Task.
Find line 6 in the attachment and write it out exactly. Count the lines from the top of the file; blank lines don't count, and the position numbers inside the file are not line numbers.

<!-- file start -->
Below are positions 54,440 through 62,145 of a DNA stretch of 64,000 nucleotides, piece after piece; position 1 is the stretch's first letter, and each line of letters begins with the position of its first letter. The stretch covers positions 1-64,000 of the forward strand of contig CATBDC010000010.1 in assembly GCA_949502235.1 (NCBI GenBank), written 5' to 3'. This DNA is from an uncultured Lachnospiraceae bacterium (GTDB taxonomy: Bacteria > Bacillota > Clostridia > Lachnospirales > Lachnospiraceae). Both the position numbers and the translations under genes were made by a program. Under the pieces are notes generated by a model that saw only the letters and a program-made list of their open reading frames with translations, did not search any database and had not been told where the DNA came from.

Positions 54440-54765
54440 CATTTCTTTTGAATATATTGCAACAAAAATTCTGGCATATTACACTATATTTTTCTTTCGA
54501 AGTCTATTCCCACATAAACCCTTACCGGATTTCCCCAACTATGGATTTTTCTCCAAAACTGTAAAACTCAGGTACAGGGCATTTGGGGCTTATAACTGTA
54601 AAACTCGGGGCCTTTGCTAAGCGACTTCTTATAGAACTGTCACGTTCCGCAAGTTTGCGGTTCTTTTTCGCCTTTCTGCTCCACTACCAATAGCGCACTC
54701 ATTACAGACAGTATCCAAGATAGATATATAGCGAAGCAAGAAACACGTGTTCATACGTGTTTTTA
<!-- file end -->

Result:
54701 ATTACAGACAGTATCCAAGATAGATATATAGCGAAGCAAGAAACACGTGTTCATACGTGTTTTTA